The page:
'Presumed Guilty: Why We Shouldn't Ask Muslims to Condemn Terrorism'

Luther College's Todd Green to present latest book Sept. 20

Asking Muslims to condemn terrorist acts can lead to racist scapegoating, an act which prevents majority populations in the West from coming to terms with their own violent past and their ongoing complicity in a violent world order, according to Todd Green, Luther College associate professor of religion.

Green will present "Presumed Guilty: Why We Shouldn't Ask Muslims to Condemn Terrorism" at 7 p.m. Thursday, Sept. 20, in Luther's Franklin W. Olin Building, Room 102.

The lecture, based on Green's most recent book of the same name, is open to the public with no charge for admission. A book signing will follow the lecture.

The first Religion Forum of the academic year, "Presumed Guilty" explores Green's theory of what he explains as the false connection between terrorism and the Muslim religion.

Green argues that blaming Muslims for terrorist attacks wrongly assumes that Islam is the cause of terrorism.

Green contends that people who practice Islam already condemn terrorism and that "asking Muslims to condemn terrorist attacks is a distraction that prevents majority populations in the U.S. and Europe both from facing their own violent histories and from asking critical questions about how their countries' national security initiatives and foreign policies contribute to a violent world order."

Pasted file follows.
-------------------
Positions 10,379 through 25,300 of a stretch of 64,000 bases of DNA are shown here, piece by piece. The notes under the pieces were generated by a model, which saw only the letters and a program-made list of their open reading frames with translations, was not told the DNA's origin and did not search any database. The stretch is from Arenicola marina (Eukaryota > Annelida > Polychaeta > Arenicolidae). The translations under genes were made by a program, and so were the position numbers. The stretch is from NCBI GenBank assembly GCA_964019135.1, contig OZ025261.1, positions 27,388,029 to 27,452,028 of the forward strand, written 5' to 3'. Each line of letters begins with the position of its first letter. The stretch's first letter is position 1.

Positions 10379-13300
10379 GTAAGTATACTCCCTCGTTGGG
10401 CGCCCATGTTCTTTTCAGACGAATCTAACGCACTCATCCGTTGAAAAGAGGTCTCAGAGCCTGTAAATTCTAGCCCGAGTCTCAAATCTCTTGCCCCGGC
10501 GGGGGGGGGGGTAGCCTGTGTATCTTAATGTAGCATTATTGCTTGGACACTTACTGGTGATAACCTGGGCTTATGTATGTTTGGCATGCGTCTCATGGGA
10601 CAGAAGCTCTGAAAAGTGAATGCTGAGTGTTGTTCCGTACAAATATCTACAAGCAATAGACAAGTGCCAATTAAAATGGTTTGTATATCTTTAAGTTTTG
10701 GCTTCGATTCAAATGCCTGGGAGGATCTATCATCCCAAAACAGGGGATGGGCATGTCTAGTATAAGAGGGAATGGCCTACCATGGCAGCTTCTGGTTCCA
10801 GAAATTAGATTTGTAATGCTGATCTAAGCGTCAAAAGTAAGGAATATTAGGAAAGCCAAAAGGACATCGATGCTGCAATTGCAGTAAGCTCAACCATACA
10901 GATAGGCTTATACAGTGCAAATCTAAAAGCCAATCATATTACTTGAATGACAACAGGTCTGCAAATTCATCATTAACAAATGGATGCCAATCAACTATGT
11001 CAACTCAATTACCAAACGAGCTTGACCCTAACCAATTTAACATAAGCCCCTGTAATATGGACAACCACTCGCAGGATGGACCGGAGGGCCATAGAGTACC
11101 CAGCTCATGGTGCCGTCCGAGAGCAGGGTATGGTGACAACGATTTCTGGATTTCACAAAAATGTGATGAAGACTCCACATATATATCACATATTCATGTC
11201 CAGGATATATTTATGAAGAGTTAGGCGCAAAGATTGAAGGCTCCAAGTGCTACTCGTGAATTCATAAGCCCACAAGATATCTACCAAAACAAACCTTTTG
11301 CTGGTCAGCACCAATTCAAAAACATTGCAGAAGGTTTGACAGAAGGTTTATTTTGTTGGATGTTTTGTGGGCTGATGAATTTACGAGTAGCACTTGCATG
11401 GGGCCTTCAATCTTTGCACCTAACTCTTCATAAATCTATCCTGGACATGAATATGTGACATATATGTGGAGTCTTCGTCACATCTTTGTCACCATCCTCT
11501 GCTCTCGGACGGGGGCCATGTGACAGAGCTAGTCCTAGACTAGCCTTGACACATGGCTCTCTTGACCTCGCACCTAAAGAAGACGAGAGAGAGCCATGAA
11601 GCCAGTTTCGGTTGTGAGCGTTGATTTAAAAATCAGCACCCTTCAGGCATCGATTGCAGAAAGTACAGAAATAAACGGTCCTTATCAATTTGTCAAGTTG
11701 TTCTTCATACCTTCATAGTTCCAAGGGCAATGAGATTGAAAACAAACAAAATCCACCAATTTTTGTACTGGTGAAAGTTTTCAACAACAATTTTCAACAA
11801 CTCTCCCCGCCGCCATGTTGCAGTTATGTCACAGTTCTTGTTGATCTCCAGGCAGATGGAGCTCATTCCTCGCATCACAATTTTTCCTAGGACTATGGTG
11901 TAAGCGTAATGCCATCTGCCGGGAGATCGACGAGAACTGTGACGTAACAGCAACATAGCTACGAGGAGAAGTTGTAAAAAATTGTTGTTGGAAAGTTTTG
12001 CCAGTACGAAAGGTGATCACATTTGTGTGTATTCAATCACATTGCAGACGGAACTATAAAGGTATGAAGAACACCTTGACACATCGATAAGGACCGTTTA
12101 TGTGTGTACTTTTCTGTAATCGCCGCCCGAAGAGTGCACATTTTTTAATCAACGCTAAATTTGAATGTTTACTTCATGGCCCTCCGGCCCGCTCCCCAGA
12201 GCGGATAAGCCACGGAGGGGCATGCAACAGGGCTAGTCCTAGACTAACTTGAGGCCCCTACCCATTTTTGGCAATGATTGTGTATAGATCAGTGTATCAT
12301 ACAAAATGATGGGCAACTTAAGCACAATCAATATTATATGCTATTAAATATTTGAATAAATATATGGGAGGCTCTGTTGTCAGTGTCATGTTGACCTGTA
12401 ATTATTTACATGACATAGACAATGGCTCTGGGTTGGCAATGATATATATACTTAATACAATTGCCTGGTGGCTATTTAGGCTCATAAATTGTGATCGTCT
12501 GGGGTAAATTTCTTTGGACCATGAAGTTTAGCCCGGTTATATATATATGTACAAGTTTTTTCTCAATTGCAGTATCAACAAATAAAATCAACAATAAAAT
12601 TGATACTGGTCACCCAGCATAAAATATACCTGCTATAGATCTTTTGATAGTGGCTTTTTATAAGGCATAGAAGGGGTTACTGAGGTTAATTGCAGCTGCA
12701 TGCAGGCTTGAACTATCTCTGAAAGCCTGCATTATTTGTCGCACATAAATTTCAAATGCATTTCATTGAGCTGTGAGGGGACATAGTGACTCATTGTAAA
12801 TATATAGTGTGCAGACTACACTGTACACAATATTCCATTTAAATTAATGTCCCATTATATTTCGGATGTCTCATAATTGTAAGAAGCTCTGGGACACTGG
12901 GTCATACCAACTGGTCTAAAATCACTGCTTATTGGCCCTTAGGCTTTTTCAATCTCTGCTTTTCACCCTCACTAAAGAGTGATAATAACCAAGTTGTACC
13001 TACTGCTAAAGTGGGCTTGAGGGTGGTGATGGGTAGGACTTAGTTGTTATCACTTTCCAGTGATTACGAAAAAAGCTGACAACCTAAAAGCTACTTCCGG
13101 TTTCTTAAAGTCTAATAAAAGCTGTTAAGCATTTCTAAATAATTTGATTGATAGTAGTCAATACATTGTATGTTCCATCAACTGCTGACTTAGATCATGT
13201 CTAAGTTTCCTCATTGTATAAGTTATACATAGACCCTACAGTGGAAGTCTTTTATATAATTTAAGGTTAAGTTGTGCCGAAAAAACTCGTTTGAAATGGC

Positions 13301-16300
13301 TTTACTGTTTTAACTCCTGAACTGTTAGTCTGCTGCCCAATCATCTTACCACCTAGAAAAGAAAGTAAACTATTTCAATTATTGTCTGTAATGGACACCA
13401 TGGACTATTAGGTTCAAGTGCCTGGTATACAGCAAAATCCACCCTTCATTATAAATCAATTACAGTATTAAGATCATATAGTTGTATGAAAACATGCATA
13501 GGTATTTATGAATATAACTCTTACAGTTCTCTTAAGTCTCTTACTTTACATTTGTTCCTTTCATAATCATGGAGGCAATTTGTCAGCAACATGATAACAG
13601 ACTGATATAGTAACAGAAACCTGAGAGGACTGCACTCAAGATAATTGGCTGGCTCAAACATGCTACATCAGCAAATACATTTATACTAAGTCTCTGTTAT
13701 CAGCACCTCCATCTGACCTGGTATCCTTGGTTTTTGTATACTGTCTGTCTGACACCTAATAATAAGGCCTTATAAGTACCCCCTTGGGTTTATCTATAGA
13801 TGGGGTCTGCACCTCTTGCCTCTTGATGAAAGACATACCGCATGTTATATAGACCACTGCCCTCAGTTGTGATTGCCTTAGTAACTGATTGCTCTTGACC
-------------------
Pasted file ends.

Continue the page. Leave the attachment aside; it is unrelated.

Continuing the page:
He will also discuss building an "interfaith framework" between religions based on friendship instead of avoidance due to fear.

A regular contributor to the Huffington Post, Green has also been featured on a variety of media outlets, including CNN, National Public Radio, Al Jazeera, France 24, Reuters and The Intercept.

An engaging speaker, Green is regularly invited to give conference presentations and guest lectures across the U.S.

The author of three books and an edited volume, Green also has had several peer-reviewed articles and book reviews published.

Prior to his time at Luther, he served as an instructor at Vanderbilt Divinity School and teaching fellow at Vanderbilt Divinity School and Vanderbilt University.

Green holds a Ph.D. from Vanderbilt University, a Master of Divinity from Columbia Theological Seminary and a bachelor's degree from Birmingham-Southern College.

A national liberal arts college with an enrollment of 2,050, Luther offers an academic curriculum that leads to the Bachelor of Arts degree in more than 60 majors and pre-professional programs. For more information about Luther visit the college's website: http://www.luther.edu.